Great Works: Bird Garden, 1924 (27cm x 39 cm), Paul Klee

Pinakothek der Moderne, Munich

There is something utterly self-sufficient about much of the world of Paul Klee. Once inside it, and having shut the door on the hubbub of misery and awkwardness just beyond its tiny perimeters (you would be hard pushed to find a large work by Klee), you feel perfectly at ease in its company.

It offers us a kind of lightsome alternative, perpetually self-delighting and delighting us too. It does not feel solipsistic in the least. It is tangentially related to the world in which we all live, move and have our being, but it is also utterly set apart from it. Living in parallel, you might say. In part, it is a world of childish guilelessness, but then again it is not, because we also sense how immensely calculated it all is.

Klee was no untutored boy. He worked for years as a professor at the Bauhaus. In fact, it would be true to say that Klee was a gaunt, serious and besuited grown child – we see that from many of the photographs of him, and the discovery rather surprises us. Klee has thought long and hard about botany, the laws of gravity and other serious matters and then, quite deliberately, he has set them aside to do something quite different – or to do something as a kind of alternative commentary to the rules of things as we imagine them. He has, gently, set aside the world as we see it.

This lovely, fantastic, absurdly comic garden scene is as much music as painting. We feel that on our pulses as we look at it. Its lovely incongruities provoke delight. Each of those brash, small birds, so perkily self-assured, sounds like a single brazen struck note, usually quite a high note because they are treading very delicately upon the tops of all the leaves and all the plants.

Not one of them is making any impression upon these plants, many of which are quite gorgeously sculpted, or on these leaves either. They are too light and too weightless to do any damage. In fact, they are so thin and light and dancingly papery-airy, so close to a kind of blow-away nothingness, that if we look carefully, we can see right through them to the newsprint on top of which they have been magically painted into being.

Not one of them is flying. They have no such ambitions. They are perfectly, harmoniously at rest, picking their way back and forth, round and round, across the tops of equally fragile and delicate natural things. Nothing bends beneath their relative weightlessness. They walk on longish legs which look like thin sticks of carefully buntinged and tagged Blackpool rock. They are walkers or standers to a man (or a girl).

In its totality, the music of this piece resembles that of a musical box, with the pleasing circularity of that clever, always beguiling device, the way the tune insists upon going round and round and round until you almost fall asleep, spell-bound, as you listen. This picture too, though it is rectangular in shape and, though small, a little larger than we really expect to be (it has the look of a miniature), feels as if it is endlessly circling.

Yes, the picture is in motion – comic motion, of a kind – but it is also utterly frozen. It looks like a little like a frieze, never to be changed or disturbed in its delicately attuned artfulness. Tonally, it is very strange. Its murky, earthy greens make it feel almost aquatic. There is more than a hint of swimming here, and the kind of swivelly, darty movements that we expect of fish. It promises to be deep to look into – we want to look in, quite far – but our wishes are thwarted. The garden itself is, of course, pure artifice. It is a kind of prototypical paradisal scene.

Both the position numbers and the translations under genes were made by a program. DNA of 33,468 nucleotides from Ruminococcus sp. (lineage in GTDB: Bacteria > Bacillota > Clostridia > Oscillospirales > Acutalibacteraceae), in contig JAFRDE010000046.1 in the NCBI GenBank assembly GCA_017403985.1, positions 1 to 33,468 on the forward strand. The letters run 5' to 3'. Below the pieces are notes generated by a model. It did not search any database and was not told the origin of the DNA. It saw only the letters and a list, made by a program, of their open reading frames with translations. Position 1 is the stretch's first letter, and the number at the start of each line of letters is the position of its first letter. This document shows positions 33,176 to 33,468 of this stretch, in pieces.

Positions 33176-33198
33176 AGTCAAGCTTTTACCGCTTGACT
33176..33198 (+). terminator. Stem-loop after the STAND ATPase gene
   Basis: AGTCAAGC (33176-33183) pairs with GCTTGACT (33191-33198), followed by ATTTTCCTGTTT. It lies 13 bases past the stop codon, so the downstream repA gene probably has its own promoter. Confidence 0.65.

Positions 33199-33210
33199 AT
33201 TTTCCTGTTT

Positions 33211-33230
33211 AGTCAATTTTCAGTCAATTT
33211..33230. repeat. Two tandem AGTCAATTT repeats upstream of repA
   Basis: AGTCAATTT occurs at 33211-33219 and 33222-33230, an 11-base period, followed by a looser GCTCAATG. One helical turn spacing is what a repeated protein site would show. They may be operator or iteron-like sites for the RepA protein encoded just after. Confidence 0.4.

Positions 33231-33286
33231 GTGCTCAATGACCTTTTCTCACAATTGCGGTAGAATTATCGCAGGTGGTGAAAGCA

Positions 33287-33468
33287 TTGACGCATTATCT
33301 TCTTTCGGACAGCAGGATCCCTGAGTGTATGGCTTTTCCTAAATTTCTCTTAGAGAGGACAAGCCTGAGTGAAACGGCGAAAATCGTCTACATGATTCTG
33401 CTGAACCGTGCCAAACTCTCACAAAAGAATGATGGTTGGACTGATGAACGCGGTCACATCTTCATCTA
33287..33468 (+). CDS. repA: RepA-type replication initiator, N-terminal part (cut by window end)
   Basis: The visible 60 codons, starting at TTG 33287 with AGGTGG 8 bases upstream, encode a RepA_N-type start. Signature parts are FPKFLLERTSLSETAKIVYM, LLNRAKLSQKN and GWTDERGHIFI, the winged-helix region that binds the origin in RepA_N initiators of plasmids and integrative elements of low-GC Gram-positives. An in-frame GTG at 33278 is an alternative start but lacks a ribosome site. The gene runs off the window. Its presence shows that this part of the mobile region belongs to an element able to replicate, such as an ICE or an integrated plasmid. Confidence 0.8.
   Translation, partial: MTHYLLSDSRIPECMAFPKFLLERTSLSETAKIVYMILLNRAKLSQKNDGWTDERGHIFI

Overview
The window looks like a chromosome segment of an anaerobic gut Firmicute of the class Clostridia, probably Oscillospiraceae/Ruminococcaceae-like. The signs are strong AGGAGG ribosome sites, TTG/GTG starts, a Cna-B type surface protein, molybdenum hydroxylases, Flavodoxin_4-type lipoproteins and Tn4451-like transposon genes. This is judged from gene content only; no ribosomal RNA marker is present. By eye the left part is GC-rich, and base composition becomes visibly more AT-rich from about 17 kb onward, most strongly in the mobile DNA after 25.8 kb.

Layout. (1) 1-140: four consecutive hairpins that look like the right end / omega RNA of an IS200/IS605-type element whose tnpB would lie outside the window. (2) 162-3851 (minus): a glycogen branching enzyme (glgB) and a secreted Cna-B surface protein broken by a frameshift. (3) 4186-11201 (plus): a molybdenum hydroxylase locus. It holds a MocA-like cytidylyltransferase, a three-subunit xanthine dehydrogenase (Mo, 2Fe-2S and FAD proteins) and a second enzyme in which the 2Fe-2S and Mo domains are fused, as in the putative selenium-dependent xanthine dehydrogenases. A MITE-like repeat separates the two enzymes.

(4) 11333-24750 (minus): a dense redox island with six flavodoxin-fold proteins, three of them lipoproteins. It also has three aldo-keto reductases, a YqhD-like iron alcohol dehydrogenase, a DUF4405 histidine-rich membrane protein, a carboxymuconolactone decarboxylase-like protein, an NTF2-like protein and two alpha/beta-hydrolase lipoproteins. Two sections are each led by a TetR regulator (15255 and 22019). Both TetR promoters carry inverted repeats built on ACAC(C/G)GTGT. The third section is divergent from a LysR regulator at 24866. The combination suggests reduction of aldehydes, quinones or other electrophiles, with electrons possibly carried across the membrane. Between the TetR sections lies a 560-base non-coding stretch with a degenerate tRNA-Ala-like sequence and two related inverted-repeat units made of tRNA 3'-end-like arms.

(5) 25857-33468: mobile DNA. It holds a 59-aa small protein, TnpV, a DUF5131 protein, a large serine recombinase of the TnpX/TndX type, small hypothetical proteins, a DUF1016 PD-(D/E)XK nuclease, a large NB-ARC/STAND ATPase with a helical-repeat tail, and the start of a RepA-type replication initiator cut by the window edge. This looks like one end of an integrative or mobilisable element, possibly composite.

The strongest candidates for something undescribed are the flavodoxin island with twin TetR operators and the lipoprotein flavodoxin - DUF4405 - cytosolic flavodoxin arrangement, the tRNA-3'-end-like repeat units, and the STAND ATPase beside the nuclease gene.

There is man-made intervention here too, architectural details of a rather lovely kind, bits of lattice-work across the top (or along the bottom) of fragments of floating, wall-like structure – yes, even the illusion of a wall is robbed of its yearning towards solidity. These walls are slightly on the tilt, as if dreamily nodding off. The shapes of the leaves are leaf-shaped, but also not quite so. They are leaves which have been crisply scissored into form, quite extravagantly beautifully. They, like the birds, are permeable. When they overlap, we can often look through them.

This world of Klee's has removed all the tetherings, and we feel ourselves floating with it. The fact that two of these birds are walking upside down makes us feel that at any moment this painting could spin away from us, at first rather slowly. And when that happens, we will surely feel ourselves rather inclined to take flight too. Thank you for the invitation, Mr Klee.


Paul Klee (1879-40) was born near Berne in Switzerland. His glowing and translucent watercolours, often resembling jewel-like miniatures, bear us away into alternative elsewheres. In spite of the naivety of his vision, his art is always underpinned by rigorous theoretical questioning.

Suggested Topics
Have you tried new the Independent Digital Edition apps?
Arts and Entertainment

ebooksNow available in paperback
Arts and Entertainment

Arts and Entertainment
Christopher Eccleston (centre) plays an ex-policeman in this cliché-riddled thriller

TV review
Arts and Entertainment
Lena Headey looks very serious as Cersei Lannister in Game of Thrones

TV This TV review contains spoilers
Arts and Entertainment

Arts and Entertainment
Wiz Khalifa performs on stage during day one of the Wireless Festival at Perry Park in Birmingham

Arts and Entertainment
Festival-goers soak up the atmosphere at Glastonbury


Arts and Entertainment
Star Wars creator George Lucas


Arts and Entertainment


Arts and Entertainment
A shot from the forthcoming Fast and Furious 7


Arts and Entertainment